Cameron, R.W.F., Wilkinson, S., Davies, W.J., Harrison-Murray, R.S., Dunstan, D. & Burgess, C. 2004 Regulation of plant growth in container-grown ornamentals through the use of controlled irrigation Acta Hort. 630 305 312
Dobrowolski J., O'Neill M., Duriancik L. & Throwe J. 2008 Opportunities and challenges in agricultural water reuse: Final report. USDA-CSREES
Fox, L.J., Grose, J.N., Appleton, B.L. & Donohue, S.J. 2005 Evaluation of treated effluent as an irrigation source for landscape plants J. Environ. Hort. 23 174 178
Gori, R., Ferrini, F., Nicese, F.P. & Lubello, C. 2000 Effect of reclaimed wastewater on the growth and nutrient content of three landscape shrubs J. Environ. Hort. 18 108 114
Hasegawa, P.M., Bressan, R.A., Zhu, J.-K. & Bohnert, H.J. 2000 Plant cellular and molecular responses to high salinity Annu. Rev. Plant Physiol. Plant Mol. Biol. 51 463 499
Jordan, L.A., Devitt, D.A., Morris, R.L. & Neuman, D.S. 2001 Foliar damage to ornamental trees sprinkler-irrigated with reuse water Irrig. Sci. 21 17 25
Kjelgren, R., Wang, L. & Joyce, D. 2009 Water deficit stress responses of three native Australian ornamental herbaceous wildflower species for water-wise landscapes HortScience 44 1358 1365
Marosz, A. 2004 Effect of soil salinity on nutrient uptake, growth, and decorative value of four ground cover shrubs J. Plant Nutr. 27 977 989
Native Plant Database 2012 (July) <http://www.wildflower.org>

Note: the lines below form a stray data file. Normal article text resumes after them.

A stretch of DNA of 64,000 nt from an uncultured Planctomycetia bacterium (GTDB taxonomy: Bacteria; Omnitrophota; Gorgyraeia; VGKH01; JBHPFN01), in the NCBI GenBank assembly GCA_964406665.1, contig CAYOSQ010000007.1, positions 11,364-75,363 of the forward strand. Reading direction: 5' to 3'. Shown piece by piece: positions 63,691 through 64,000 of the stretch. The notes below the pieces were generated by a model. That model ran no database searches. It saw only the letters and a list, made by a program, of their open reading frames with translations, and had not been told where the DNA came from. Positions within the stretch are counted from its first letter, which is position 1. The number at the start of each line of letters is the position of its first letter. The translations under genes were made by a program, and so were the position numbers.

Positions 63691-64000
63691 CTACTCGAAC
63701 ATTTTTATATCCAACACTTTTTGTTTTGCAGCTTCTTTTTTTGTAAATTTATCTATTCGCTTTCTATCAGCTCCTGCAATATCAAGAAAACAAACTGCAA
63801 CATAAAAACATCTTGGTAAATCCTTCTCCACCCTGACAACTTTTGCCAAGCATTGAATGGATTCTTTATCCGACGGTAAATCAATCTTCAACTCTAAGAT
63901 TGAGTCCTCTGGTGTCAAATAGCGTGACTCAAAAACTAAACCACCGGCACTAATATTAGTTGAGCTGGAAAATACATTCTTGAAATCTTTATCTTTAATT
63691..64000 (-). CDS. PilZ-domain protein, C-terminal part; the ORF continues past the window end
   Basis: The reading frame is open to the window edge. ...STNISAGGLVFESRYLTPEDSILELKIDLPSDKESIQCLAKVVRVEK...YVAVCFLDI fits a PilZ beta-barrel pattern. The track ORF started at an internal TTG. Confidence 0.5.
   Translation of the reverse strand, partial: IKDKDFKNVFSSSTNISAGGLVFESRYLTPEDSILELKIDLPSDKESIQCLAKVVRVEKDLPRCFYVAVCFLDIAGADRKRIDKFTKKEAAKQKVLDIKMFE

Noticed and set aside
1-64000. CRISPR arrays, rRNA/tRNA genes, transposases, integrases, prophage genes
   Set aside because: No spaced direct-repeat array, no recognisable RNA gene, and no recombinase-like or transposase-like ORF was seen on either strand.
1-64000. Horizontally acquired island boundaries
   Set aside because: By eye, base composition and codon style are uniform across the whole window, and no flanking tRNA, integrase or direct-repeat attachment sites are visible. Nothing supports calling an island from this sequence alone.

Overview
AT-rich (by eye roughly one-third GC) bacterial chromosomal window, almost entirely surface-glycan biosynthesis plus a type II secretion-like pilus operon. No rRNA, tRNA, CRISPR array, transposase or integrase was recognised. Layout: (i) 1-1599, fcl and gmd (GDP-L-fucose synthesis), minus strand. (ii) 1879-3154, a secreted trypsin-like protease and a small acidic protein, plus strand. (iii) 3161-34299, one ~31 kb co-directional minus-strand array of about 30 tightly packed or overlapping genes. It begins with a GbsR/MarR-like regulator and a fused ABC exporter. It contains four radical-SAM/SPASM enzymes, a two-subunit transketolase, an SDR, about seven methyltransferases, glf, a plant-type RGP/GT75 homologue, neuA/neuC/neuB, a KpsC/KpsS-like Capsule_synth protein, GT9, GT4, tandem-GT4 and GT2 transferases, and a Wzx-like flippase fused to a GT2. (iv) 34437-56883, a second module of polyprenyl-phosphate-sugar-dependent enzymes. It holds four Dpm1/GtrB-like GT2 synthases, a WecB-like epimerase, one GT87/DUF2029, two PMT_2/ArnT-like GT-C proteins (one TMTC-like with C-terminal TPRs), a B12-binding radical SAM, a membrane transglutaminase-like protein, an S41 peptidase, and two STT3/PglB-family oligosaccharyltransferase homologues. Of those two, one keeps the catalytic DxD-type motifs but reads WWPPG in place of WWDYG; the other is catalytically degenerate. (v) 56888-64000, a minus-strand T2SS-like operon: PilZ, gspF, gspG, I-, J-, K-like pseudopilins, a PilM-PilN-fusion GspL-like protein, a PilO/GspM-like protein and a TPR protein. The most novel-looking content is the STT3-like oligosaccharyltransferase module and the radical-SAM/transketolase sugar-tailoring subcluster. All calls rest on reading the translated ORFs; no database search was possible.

Niu, G. & Cabrera, R.I. 2010 Growth and physiological responses of landscape plants to saline water irrigation: A review HortScience 45 1605 1609
Niu, G. & Rodriguez, D.S. 2008 Responses of growth and ion uptake of four rose rootstocks to chloride- or sulfate-dominated salinity J. Amer. Soc. Hort. Sci. 133 663 669
Niu, G., Rodriguez, D.S. & Wang, Y.T. 2007 Salinity and growing medium regulate growth, morphology and ion uptake of gaillardia aristata J. Environ. Hort. 25 89 94
Pérez, H.E., Adams, C.R., Kane, M.E., Norcini, J.G., Acomb, G. & Larsen, C. 2010 Awareness and interest in native wildflowers among college students in plant-related disciplines: A case study from Florida HortTechnology 20 368 376
Qian, Y.L., Fu, J.M., Klett, J. & Newman, S.E. 2005 Effects of long-term recycled wastewater irrigation on visual quality and ion concentrations of ponderosa pine J. Environ. Hort. 23 185 189
Safi, M.I., Fardous, A., Muddaber, M., El-Zuraiqim, S., Balaweneh, A., Al-Hadidi, L. & Bashabsheh, I. 2007 Long term effects of reclaimed water on rose and carnation cut flower crops in soil and soilless media J. Appl. Sci. 7 1191 1198
Shannon, M.C., Grieve, C.M. & Francois, L.E. 1994 Whole-plant response to salinity, p. 199–244. In: Wilkinson, R.E. (ed.). Plant environment interaction. Marcel Dekker, New York, NY
Stubbendieck, J.L., Hatch, S.L. & Landholt, L.M. 2003 North American wildland plants: A field guide. University of Nebraska Press, NE. p. 280–281
Tanji, K., Grattan, S., Grieve, C., Harivandi, A., Rollins, L., Shaw, D., Sheikh, B. & Wu, L. 2008 Salt management guide for landscape irrigation with recycled water in coastal southern California: A comprehensive literature review. <http://www.salinitymanagement.org>
U.S. Environmental Protection Agency 1983 Methods of chemical analysis of water and wastes (EPA-600/4-79-020). U.S. Gov. Print. Office, Washington, DC
Wu, L., Guo, X. & Harivandi, A. 2001 Salt tolerance and salt accumulation of landscape plants irrigated by sprinkler and drip irrigation systems J. Plant Nutr. 24 1473 1490
Zollinger, N., Koenig, R., Cerny-Koenig, T. & Kjelgren, R. 2007 Relative salinity tolerance of intermountain western United States native herbaceous perennials HortScience 42 529 534